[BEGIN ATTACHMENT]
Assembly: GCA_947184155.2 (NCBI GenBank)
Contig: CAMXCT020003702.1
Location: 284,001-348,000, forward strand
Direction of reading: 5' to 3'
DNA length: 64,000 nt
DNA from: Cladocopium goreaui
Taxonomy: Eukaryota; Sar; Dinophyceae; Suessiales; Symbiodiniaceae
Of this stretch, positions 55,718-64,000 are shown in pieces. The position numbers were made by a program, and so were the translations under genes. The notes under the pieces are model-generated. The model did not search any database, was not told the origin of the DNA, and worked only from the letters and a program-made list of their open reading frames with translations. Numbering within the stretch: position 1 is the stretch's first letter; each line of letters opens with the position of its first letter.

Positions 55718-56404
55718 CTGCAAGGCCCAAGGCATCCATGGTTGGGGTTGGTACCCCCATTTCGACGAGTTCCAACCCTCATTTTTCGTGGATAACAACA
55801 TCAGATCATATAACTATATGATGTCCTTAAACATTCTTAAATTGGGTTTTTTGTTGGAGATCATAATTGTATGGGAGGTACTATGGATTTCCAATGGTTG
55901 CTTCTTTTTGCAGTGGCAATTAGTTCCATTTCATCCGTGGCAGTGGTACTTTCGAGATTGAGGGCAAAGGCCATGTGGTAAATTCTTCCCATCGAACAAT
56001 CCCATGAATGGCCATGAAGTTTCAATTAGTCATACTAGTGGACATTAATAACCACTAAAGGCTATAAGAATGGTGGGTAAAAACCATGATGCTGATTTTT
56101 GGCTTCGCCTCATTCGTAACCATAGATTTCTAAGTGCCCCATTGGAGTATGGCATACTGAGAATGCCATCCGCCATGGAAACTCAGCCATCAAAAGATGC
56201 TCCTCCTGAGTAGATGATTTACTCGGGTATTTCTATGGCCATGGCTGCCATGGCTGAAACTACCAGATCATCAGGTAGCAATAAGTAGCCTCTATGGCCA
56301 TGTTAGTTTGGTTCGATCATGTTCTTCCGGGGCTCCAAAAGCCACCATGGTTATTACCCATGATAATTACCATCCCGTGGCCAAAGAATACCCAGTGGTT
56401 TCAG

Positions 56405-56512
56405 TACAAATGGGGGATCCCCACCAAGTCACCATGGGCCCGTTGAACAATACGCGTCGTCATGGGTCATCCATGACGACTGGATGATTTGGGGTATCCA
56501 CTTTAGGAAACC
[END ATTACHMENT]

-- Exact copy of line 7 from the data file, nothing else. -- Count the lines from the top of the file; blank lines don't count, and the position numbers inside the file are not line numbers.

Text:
Taxonomy: Eukaryota; Sar; Dinophyceae; Suessiales; Symbiodiniaceae